President Biden and Russian President Vladimir Putin met Wednesday and discussed a wide swath of issues including cybersecurity, human rights, and their mutual interest in holding arms control talks in the future. If, or when, those talks do occur, one issue must be on the table: U.S. tactical nuclear weapons deployed in Europe. One of the least discussed but most important elements of U.S. nuclear policy is the continued deployment of tactical nuclear weapons in Europe, a relic of the Cold War that creates more risks than security benefits.
Just last month, for example, U.S. soldiers inadvertently exposed nuclear secrets by creating publicly accessible digital flashcards containing sensitive security information about American nuclear bombs stored in five NATO countries. This included the B61s stored at Incirlik Air Base in Turkey, which should be especially alarming for those concerned about nuclear weapons falling into the wrong hands, given Turkey’s history of coup attempts, Turkish President Erdogan’s waning domestic support, and Turkey’s increasingly volatile foreign policy. For all these reasons, and more, the U.S. should remove its nuclear weapons in Turkey.
During the Cold War, the U.S. stationed the B61—a tactical nuclear gravity bomb—in NATO countries in an effort to compensate for the perceived superiority of Soviet conventional forces and to “extend” deterrence to non-nuclear allies. While the threat of a Soviet invasion is long gone, the risk of the B61s falling into the wrong hands or triggering a nuclear exchange persists.
In response to a 2016 coup attempt, the Turkish government closed the airspace over Incirlik, shut off the base’s electricity supply, and arrested Incirlik’s Turkish commander for allegedly participating in the coup and using the base to fuel planes that bombed the parliament. With Erdogan facing emerging political and economic crises, and Turkey’s civil-military relations as strained as ever, the possibility of future coup plotters attempting to seize the bombs cannot be dismissed.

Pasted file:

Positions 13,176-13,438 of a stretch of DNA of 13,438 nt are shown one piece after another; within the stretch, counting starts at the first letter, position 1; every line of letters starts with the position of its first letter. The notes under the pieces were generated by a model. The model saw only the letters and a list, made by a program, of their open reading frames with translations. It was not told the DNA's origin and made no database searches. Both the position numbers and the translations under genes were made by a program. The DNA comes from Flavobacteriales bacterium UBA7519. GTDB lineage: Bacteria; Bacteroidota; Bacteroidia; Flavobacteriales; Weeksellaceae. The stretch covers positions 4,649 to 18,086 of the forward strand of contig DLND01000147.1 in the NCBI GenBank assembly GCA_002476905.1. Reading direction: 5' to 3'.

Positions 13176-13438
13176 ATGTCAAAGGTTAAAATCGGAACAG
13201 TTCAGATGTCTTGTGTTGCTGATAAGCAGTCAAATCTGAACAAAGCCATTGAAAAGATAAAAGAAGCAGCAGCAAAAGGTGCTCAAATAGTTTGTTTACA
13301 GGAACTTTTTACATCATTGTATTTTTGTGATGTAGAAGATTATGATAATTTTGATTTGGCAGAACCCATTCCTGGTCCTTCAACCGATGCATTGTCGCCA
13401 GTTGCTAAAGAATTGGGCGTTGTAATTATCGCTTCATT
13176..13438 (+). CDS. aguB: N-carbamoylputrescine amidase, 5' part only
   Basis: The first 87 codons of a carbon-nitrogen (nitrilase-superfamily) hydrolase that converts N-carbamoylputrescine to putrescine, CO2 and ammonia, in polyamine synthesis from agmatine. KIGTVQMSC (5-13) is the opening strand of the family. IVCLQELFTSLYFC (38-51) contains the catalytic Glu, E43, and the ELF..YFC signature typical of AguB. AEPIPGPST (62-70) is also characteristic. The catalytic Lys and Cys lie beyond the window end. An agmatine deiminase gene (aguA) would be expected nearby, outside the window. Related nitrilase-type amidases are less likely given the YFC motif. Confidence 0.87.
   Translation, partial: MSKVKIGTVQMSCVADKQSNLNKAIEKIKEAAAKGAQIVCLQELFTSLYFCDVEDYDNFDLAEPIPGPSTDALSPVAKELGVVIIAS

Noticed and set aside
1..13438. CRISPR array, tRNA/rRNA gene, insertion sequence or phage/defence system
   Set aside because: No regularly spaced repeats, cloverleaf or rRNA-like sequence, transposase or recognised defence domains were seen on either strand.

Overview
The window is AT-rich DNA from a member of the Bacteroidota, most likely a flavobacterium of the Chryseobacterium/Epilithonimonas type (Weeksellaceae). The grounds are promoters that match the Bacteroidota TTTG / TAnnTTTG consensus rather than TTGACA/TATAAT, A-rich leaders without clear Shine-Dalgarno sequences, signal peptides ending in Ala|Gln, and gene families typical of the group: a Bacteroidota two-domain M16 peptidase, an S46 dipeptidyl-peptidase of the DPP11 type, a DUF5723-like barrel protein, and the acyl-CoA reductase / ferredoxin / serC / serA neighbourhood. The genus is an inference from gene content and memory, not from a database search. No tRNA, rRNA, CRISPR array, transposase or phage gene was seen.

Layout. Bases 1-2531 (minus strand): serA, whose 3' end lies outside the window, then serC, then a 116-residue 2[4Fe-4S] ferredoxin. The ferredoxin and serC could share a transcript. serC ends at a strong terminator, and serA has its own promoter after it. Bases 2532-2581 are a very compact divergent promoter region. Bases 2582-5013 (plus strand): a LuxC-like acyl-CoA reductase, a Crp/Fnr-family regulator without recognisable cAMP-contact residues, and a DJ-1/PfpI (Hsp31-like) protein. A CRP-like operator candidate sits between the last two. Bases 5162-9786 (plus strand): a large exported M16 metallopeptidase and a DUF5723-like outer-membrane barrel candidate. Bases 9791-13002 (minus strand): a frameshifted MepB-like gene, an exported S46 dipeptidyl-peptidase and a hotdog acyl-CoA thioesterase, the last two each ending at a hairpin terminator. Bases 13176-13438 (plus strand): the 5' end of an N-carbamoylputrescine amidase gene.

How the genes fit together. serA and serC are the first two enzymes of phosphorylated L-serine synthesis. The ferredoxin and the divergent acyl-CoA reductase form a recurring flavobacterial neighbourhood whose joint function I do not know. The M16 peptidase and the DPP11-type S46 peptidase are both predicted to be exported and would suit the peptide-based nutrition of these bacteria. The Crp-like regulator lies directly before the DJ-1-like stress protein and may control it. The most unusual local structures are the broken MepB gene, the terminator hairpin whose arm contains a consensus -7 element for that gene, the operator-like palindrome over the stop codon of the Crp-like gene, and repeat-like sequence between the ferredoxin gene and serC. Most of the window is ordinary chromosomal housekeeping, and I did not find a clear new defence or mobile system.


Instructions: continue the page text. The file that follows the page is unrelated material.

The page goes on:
In addition, the security measures intended to prevent unauthorized use of the B61s were not designed to stop members of an allied military from using them and could only delay use by a junta that gained access to the bombs.
Even without considering these significant security concerns, basing nuclear weapons in Turkey does nothing to advance the interests of the United States. Turkey no longer has planes capable of delivering the B61s and does not allow the U.S. to permanently base its own nuclear-capable aircraft at Incirlik. In other words, if the U.S. ever intended to use its B61s based at Incirlik, nuclear-capable aircraft would first have to be flown into Turkey. This, obviously, severely limits the deterrent effect of the nuclear weapons based at Incirlik. Even worse, the arrival of U.S. aircraft at Incirlik for other reasons during a period of heightened tensions could make an adversary believe the U.S. was preparing for a nuclear attack, possibly even prompting a nuclear first strike in response.
In short, B61s deployed in Europe, and particularly at Incirlik, do not strengthen the U.S. and NATO deterrent— NATO’s superior conventional forces and second-strike nuclear capability do. In the words of the U.S. European Command leadership, there would be no “no military downside to the unilateral withdrawal of nuclear weapons from Europe.”
Yet, the U.S. has begun implementing an $8 billion program to extend the life of these six-decade-old bombs, even as European public and political opinion continue to turn against NATO nuclear sharing. This growing opposition to U.S. nuclear weapons in Europe could evolve into more general opposition to NATO and threaten the long-term stability of the alliance. While NATO certainly faces serious challenges, particularly as it seeks to define its purpose after the end of both the Cold War and the war in Afghanistan, the future of the alliance and Turkey’s place in it won’t hinge on basing outdated nuclear weapons in a country that does not even have planes capable of delivering them.
Unfortunately, it appears that President Biden did not discuss this pressing issue when he met with the Turkish President, Putin, and other NATO heads of state earlier this week. When he meets with NATO leaders in the future, President Biden should, at a minimum, work to remove the useless and dangerous B61s from Turkey. In any arms control negotiations, the withdrawal of U.S. B61s from Europe in return for the withdrawal of Russian tactical nuclear weapons deployed near Eastern European and Baltic NATO member states should be considered. Pulling U.S. tactical nuclear weapons from Turkey should be just one step in a process of rethinking U.S. nuclear policy, including revising current plans to modernize every leg of the nuclear triad at a potential cost of $1.5 trillion.
Will Smith is a Researcher at the Center for International Policy’s Foreign Influence Transparency Initiative and Arms and Security Program.